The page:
Kids These Days!

Running Time 143 minutes
Written by Elisabeth Perceval
Directed by Nicolas Klotz
Starring Matthieu Amalric, Jean-Pierre Kalfon, Michael Lonsdale

Nicolas Klotz’s Heartbeat Detector, from a screenplay by Elisabeth Perceval, is based on the book La Question Humaine by François Emmanuel. The film takes us on a circuitous route from the human resources department of a present-day multinational petrochemical corporation called S. C. Farb all the way back to the deals the corporation made with the Nazis during World War II to facilitate the Holocaust. The name “Farb” is close enough to the more incriminating industrial name “Farben” to give the show away from the outset. The unwitting protagonist of the piece is psychologist Simon Kessler (Matthieu Amalric). Simon has been credited by his managing director, Karl Rose (Jean-Pierre Kalfon), with expediting the hiring and firing of executive personnel and the setting up of motivational seminars to instill in the executives the almost military ethos that will transform them into “soldiers, knights of the business world, highly competitive subalterns.” Now Rose has decided that Kessler is the perfect choice for investigating Mathias Just (Michael Lonsdale), the CEO assigned by Farb’s head office in Germany to promote the company’s interests in France. Rose suspects that reports of Just’s recent behavioral lapses indicates that the CEO may be becoming unfit to execute the firm’s mission.

Kessler begins his inquiry by inspecting Just’s company file, and finds some minor eccentricities but nothing terminally damaging. He then decides to befriend Just by suggesting the reforming of the company’s musical groups, which had been disbanded years before. After initially being wary of Kessler because of his ties to Rose, Just decides to trust him to the extent of revealing several death threats he has received in anonymous letters with Le Mans postmarks, as if the writer wanted to be identified. It is not difficult for Kessler to trace the anonymous letters to their source, a disgruntled former company employee, Ari Neumann (Lou Castel). But the point of the film is not the skill and zeal with which Simon tracks the letter writer down, but in the shocking story Neumann has to tell about Rose and Farb’s past cooperation with the Nazi death machine.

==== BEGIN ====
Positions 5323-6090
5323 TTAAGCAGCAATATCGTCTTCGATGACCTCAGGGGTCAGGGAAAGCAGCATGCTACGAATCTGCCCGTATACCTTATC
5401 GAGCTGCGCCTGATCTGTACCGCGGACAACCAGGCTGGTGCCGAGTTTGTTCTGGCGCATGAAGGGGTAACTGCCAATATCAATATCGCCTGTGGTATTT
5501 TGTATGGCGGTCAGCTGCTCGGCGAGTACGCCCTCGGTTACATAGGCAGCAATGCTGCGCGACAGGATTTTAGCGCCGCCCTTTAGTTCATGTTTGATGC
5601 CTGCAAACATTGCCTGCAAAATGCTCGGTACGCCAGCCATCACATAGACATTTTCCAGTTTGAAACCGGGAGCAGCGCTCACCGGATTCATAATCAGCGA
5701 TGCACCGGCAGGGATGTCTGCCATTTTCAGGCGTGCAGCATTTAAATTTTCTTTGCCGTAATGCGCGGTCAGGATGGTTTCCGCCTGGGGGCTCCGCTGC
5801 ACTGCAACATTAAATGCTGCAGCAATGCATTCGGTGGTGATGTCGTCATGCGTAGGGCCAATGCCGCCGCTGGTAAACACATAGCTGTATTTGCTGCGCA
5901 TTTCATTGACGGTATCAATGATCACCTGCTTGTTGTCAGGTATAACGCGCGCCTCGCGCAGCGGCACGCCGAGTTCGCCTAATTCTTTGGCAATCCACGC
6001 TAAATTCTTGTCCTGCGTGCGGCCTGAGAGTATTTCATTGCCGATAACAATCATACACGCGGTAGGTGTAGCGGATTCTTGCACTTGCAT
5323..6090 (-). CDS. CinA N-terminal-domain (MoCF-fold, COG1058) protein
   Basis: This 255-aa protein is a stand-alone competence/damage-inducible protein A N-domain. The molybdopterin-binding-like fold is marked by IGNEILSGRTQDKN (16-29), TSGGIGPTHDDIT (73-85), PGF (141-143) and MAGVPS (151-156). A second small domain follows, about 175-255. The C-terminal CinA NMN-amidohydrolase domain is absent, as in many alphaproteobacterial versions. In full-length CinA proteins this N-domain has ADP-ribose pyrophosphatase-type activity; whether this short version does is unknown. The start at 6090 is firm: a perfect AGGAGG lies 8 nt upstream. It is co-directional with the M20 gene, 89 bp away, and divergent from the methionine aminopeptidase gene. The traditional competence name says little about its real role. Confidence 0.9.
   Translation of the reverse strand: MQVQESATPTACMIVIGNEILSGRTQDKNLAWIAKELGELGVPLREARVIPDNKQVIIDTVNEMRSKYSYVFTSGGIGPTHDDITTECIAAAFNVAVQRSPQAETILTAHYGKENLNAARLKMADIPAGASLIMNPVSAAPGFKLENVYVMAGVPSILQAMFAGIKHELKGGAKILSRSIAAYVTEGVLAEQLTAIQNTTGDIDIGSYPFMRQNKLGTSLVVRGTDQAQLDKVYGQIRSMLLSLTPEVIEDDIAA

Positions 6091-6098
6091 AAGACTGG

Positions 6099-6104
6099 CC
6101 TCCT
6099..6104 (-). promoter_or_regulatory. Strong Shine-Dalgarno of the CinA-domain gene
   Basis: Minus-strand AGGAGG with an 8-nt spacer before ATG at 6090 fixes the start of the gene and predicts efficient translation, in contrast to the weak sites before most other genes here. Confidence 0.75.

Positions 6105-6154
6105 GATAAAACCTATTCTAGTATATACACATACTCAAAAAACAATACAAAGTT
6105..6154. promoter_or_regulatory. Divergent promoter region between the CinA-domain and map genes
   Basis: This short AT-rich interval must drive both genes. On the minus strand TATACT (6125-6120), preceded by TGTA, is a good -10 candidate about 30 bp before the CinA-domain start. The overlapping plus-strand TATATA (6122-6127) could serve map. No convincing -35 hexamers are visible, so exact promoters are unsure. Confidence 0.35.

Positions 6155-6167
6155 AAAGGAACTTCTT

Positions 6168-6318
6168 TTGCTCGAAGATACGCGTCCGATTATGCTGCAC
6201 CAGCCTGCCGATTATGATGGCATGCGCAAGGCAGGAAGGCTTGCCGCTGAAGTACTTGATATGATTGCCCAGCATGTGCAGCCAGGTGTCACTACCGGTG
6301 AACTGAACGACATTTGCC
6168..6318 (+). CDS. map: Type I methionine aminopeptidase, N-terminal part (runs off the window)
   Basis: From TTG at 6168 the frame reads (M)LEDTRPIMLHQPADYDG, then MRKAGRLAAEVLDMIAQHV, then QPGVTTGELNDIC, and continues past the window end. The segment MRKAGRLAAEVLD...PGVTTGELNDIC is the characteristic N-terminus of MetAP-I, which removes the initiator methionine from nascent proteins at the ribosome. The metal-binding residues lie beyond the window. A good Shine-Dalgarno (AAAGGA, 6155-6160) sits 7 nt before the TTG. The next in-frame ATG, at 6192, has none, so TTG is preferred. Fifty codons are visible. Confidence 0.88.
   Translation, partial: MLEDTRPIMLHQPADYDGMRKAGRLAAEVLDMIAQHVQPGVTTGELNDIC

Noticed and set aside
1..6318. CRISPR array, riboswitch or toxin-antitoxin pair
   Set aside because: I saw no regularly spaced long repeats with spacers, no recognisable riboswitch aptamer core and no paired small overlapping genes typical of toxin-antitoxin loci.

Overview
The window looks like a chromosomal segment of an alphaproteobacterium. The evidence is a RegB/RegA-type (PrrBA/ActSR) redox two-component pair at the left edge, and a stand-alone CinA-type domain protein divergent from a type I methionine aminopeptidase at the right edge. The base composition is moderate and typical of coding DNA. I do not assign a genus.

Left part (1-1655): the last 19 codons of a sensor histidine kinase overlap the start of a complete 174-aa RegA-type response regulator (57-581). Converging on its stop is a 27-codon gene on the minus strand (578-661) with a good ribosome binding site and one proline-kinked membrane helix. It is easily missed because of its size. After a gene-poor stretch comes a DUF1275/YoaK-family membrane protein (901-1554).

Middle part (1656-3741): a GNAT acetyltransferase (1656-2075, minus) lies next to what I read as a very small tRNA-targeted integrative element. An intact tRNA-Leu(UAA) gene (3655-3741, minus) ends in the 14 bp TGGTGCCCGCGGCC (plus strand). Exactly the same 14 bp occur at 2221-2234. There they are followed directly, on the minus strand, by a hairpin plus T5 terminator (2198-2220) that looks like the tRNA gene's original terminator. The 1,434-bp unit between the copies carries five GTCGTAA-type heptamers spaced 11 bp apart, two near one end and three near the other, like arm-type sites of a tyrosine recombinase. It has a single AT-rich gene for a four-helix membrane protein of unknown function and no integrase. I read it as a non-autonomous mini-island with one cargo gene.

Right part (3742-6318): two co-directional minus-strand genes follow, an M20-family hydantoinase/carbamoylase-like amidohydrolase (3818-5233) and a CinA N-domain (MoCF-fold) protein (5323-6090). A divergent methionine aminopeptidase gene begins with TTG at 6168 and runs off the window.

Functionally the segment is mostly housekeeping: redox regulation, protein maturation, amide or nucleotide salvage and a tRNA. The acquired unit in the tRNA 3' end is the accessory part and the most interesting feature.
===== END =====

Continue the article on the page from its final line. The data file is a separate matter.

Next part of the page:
Another point the film makes is the inescapable resemblance of modern free-market capitalism to the ruthless efficiencies of the horrific Fascist and Communist regimes in both the past and the present. The film also deplores the loss of reformist passion in today’s most talented young people. As Mr. Klotz states in an interview, “The young people we show in the film would have been on the barricades in May 1968. They are radical utopian romantics who are up for anything, but now their utopia finds form in the buzz of the corporate world. They’ve lovers of free enterprise, giving it incredible energy and a form of disposable, instant, vital youth that wants to get its kicks, enjoy, compete and even die in some ways. It’s like China’s youth filmed by Jia Zhang-ke in The World. But in a company and in the free market, power is always in the hands of the old: those who have a past, history’s killers with blood on their hands who get their power from murder and elimination.”

Ms. Perceval, the screenwriter, adds: “The film is also partly a study of young executives. When we met then, I was surprised by their vitality, their health and their beauty. Everything in their attitude, appearance, rivalries and attractions makes you feel these young men belong to a professional elite. Free market competition is also expressed in their bodies. Sexual ambiguity is always present in the corporate world. Between colleagues, this state of arousal produces a whole range of rituals involving humiliation, brutality, coming together and pulling apart: it formats a uniform mass that loves and hates within itself.”

Sounds a lot like Boston Legal, House and Grey’s Anatomy, doesn’t it? The film itself is a projection of the fiercely competitive world in which we live and die. The women in the film, well enough played by Edith Scob, Laetitia Spigarelli, Valérie Dréville and Delphine Chuillot, are swept up in all the male primping and preening from which even Simon is not immune. He even tolerates a Rave concert to demonstrate his bona fides. He simply loves his work, that is, until he gets a rare glimpse of his masters as monsters.

Still, the problem with Heartbeat Detector remains that it is not enough of a mystery to justify its convoluted and elongated form, and not enough of a historical revelation to justify the quirkiness of the lead character’s unstable behavior. But it has haunted me ever since I saw it, with its implied foreboding for the future. Implied and justified in my opinion, and it may become yours if you choose to catch Heartbeat Detector.